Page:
FAIRBANKS — Plan on floating the Chena River this weekend? Expect to see an increased law enforcement presence as Alaska State Troopers participate in a national program targeting boating under the influence.
A year ago, more than 1,000 boaters were contacted statewide by 32 troopers patrolling state waters as part of Operation Dry Water.
The nationwide Dry Water campaign has taken place since 2009. It targets boaters under the influence of drugs and alcohol, because drugs or alcohol play a role in 16 percent of recreational boating deaths, according to the Coast Guard and the nonprofit National Association of State Boating Law Administrators, which coordinate the program.
But in Alaska last year, only one person was arrested for operating a boat under the influence during the weekend. Many more stops were made related to laws governing life jackets, sport fishing and boat licenses, which led to 49 citations. Some 37 warnings were issued last year.
Troopers are planning similar levels of enforcement this year, said Lt. Steve Hall, campaign coordinator with the troopers.
Under boating safety laws, there must be at least one life vest on board a boat for every person while it is under way. Everyone under 13 years old must be wearing their life jacket unless inside an enclosed cabin.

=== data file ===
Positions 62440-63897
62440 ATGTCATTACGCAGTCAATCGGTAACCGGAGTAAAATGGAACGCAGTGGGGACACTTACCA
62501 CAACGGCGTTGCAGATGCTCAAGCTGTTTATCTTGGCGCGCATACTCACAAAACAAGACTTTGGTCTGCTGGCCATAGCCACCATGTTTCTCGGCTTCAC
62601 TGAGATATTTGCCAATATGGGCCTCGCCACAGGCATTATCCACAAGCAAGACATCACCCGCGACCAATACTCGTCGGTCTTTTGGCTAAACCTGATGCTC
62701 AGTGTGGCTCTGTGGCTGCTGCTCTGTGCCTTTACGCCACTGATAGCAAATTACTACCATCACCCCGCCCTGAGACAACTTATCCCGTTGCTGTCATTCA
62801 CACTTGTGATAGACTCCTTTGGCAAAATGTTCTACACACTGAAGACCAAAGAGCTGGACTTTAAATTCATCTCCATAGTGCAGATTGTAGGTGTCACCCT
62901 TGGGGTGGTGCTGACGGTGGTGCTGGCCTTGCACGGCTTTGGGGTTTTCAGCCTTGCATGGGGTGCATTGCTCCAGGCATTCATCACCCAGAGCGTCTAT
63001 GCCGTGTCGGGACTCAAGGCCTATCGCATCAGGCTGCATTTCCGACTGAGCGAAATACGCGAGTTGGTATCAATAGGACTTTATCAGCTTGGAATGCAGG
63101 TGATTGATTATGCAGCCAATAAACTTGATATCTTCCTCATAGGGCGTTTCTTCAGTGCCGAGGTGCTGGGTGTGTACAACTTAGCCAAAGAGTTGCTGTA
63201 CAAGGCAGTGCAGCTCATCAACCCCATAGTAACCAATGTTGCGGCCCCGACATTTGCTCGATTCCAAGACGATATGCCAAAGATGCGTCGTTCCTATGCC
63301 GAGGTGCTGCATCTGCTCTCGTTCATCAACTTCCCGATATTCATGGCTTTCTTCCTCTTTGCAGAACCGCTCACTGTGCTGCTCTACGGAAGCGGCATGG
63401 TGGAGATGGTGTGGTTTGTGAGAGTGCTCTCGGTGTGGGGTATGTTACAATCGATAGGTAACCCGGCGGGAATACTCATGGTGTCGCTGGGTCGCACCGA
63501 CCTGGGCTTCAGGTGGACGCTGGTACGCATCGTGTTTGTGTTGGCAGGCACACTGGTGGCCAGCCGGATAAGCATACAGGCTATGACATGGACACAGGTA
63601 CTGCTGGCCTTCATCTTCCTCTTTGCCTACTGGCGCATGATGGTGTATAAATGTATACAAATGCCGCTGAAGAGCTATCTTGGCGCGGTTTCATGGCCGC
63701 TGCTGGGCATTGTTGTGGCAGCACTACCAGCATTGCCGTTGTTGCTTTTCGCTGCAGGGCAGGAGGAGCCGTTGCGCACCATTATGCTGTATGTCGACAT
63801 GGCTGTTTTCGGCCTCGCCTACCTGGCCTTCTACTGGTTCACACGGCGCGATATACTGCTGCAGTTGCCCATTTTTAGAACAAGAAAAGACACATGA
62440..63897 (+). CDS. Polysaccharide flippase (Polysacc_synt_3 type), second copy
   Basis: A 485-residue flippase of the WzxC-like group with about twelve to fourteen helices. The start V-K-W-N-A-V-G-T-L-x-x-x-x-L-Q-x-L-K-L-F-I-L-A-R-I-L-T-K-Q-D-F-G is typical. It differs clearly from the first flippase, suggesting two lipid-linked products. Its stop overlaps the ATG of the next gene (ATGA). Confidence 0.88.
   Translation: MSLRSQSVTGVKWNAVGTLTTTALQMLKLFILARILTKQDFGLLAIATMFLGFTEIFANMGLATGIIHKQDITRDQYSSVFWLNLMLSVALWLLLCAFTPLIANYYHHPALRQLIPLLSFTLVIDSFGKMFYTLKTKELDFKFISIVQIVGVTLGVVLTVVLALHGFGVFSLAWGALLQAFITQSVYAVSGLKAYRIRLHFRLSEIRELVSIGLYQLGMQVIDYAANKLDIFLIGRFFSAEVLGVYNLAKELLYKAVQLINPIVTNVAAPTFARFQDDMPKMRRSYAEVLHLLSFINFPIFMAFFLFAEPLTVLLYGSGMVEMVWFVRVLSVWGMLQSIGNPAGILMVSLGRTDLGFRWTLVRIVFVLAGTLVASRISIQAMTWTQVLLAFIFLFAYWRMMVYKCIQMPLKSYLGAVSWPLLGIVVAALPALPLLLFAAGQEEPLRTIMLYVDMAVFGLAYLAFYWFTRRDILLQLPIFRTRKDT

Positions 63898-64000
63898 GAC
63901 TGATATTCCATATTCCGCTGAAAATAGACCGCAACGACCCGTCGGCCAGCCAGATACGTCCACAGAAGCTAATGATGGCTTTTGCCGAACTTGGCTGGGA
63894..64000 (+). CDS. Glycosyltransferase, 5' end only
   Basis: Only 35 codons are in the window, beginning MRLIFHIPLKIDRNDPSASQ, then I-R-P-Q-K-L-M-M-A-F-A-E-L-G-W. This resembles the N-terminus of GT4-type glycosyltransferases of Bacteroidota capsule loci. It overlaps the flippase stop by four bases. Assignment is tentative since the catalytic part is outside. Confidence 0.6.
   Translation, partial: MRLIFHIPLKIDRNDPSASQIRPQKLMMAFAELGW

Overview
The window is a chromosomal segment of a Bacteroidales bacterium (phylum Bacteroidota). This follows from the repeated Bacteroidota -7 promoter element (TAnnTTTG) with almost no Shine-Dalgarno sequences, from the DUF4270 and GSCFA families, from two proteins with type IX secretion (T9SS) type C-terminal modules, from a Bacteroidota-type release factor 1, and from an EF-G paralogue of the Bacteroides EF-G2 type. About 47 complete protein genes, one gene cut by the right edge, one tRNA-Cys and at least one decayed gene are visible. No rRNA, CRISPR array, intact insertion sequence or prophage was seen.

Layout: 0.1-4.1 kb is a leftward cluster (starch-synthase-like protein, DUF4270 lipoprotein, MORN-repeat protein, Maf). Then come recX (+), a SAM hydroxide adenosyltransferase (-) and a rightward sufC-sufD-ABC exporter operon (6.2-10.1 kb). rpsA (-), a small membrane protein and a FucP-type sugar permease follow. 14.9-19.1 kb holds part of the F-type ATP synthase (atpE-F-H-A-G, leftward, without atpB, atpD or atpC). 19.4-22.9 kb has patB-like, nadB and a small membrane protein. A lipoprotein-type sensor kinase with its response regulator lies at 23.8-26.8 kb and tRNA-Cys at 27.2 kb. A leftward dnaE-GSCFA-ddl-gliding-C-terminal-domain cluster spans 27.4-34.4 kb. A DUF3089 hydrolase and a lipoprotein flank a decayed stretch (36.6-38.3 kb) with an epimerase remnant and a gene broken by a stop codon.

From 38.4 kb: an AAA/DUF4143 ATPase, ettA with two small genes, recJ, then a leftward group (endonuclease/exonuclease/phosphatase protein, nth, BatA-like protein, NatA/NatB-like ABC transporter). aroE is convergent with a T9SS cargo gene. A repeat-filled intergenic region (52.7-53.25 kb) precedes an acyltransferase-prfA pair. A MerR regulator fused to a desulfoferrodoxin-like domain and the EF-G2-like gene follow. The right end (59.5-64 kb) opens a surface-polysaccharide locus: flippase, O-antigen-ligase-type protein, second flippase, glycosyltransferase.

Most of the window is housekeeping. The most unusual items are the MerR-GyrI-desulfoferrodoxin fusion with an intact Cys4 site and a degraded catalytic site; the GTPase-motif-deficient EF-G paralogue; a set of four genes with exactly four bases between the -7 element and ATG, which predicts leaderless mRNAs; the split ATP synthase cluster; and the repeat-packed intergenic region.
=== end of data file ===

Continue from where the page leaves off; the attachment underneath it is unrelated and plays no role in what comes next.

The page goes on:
The law governing boating under the influence is the same as the law for driving under the influence, with one key difference: It governs non-motorized vessels, including kayaks and canoes.
Whether it extends to rafts or inner tubes depends on the technical definition of the word “watercraft” in state law and is somewhat in the hands of individual troopers, said Capt. Burke Waldron with the wildlife troopers.
“There is some discretion used there in terms of the design of the vessel and how it’s being used,” he said. “Inner tubes are not typically seen as vessels.” But, “there could be a situation where someone on a $30 Wal-Mart raft could potentially be charged with a (boating under the influence)” he said.
Waldron recalled only a few DUI arrests involving non-motorized boats. One was a kayaker in Southeast. Another involved a drift boater on the Kenai Peninsula.
Troopers have already conducted one sweep in the Fairbanks area that led to numerous citations during Memorial Day weekend. The patrol yielded 65 boat safety violations, two boat registration violations and 11 sport fishing violations. Troopers also responded to a drowning in an Interior lake that weekend.
The timing of patrols is not designed to maximize citation revenue, trooper spokeswoman Megan Peters said. In fact, money from citations goes to the state’s general fund, not to the Department of Public Safety, which oversees the troopers.
“We are not filling quotas. We are not trying to line the department’s pockets,” she said. “We are doing our job. We are trying to keep you from going home in a body bag.”
Contact staff writer Sam Friedman at 459-7545.